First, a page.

However different our core wounds may be, the limiting beliefs we take away from them are strikingly similar.
Here are some common ones:
- I am not good enough (or not smart, pretty or thin enough).
- I am not safe.
- It is not safe to feel.
- The authentic version of who I am is not accepted.
- I can’t ask for what I need because I will get rejected.
- I don’t deserve to be loved.
- I’m unable to love.
The first step, again, is awareness, although it doesn’t stop there.
The real work is to unlearn the limiting beliefs.
Again, psychedelics are so impactful because they can teach us by making things right in our mind like little else.
It’s important to note that limiting beliefs never fully go away. I’d like to bring in some parts theory here. When we unlearn a limiting belief, we teach our most authentic Self that it’s untrue (and what is true instead, e.g., I am enough). With enough work, this will become the new primary belief system. Yet, there will always be the wounded, exiled part of us that will walk through life looking for confirmation that said belief is, in fact, true. For example, if we get rejected, the part of us that feels it’s not enough will get activated and tell itself “See, I was right. Not good enough!”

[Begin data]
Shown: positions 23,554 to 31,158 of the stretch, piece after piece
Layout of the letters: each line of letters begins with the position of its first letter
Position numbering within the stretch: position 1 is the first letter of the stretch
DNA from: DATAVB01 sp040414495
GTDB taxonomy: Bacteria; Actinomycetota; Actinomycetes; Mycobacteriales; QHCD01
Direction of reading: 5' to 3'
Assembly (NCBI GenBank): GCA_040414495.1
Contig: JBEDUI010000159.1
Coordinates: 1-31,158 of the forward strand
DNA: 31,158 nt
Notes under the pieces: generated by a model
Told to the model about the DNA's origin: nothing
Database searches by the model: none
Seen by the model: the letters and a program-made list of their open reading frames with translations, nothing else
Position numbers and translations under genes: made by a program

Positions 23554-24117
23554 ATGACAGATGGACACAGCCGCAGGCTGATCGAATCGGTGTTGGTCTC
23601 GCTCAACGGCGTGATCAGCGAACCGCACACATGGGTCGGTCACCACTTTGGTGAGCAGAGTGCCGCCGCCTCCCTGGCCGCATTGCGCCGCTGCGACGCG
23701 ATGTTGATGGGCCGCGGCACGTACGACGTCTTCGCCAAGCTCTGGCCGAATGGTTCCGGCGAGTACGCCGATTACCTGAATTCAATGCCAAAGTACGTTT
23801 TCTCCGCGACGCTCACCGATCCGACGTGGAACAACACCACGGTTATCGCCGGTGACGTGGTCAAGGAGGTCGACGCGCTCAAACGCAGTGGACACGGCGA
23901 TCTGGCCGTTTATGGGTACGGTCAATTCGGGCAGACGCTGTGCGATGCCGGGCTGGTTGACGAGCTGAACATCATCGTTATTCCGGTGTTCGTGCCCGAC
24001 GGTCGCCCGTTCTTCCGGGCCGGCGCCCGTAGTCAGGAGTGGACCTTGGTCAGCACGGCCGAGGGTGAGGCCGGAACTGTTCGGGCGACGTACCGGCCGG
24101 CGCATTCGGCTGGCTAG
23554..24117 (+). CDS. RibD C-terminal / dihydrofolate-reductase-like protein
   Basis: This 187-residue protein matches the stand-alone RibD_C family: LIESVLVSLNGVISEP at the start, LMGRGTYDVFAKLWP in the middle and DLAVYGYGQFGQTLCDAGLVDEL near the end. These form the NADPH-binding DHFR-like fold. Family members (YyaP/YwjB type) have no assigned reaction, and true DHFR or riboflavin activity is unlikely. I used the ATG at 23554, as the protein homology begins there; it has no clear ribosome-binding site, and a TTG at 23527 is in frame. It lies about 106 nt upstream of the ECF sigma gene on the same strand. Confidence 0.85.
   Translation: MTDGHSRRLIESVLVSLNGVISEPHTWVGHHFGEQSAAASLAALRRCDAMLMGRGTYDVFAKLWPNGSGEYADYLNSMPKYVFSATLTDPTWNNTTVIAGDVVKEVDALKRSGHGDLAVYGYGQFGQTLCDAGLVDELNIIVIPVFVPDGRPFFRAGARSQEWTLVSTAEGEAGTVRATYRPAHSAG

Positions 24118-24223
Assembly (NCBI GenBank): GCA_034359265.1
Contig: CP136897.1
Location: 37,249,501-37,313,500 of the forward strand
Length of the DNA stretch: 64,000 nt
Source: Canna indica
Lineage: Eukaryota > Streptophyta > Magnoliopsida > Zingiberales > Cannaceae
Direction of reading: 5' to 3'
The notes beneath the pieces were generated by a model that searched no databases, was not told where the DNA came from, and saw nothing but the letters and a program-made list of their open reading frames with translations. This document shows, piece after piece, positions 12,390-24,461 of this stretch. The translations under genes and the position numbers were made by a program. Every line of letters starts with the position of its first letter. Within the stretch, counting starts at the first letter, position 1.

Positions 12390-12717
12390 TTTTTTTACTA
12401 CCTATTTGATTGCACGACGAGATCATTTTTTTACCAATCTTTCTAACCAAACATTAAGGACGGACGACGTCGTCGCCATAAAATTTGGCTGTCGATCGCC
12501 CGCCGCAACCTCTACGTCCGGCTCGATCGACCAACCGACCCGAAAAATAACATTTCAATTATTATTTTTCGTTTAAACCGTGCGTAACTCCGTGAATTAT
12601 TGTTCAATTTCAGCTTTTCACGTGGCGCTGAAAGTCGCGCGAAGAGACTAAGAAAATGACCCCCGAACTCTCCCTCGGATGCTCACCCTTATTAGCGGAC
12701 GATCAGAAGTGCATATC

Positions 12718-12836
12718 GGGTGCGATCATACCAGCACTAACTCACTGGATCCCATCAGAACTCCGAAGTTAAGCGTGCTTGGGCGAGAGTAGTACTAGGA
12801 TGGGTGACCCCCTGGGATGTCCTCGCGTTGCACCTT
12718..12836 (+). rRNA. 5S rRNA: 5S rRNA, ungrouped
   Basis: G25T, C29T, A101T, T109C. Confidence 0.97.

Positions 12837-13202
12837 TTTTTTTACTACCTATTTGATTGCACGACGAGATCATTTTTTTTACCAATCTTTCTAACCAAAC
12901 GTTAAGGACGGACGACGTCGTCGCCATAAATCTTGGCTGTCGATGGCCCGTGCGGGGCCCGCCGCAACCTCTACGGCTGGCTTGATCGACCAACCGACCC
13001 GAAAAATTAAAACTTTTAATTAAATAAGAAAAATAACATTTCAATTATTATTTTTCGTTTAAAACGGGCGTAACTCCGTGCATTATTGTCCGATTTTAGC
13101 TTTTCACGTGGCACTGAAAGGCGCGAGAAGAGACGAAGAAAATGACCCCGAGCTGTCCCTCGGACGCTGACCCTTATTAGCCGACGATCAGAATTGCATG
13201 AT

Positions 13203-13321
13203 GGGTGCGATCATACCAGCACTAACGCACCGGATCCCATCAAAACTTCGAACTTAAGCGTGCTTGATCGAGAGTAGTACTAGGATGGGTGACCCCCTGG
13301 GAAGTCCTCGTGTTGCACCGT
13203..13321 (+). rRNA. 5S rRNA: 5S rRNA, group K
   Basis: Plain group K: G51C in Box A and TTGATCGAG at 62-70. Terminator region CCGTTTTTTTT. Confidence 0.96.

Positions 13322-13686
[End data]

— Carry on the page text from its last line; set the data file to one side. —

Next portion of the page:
Healing, then, is not erasing limiting beliefs but learning how to hold these parts of ourselves with compassion, while operating from a place of Self. Healing is learning to hold the polarities that there can be both, a part of us that feels it’s not good enough, and a part that knows you damn well are.
#3 Processing suppressed emotions
Now, one might think that processing emotions is what talk therapy is for.
Yes and no. Yes because sometimes we get to do that, no because more often than not we talk about feelings rather than feel them.
Our brain consists of three regions, the neocortex (our executive “thinking” brain), the reptilian brain (our most primal part of the brain that regulates the fight or flight response), and our limbic brain (also referred to as our emotional brain). All three parts of our brains are impacted by trauma.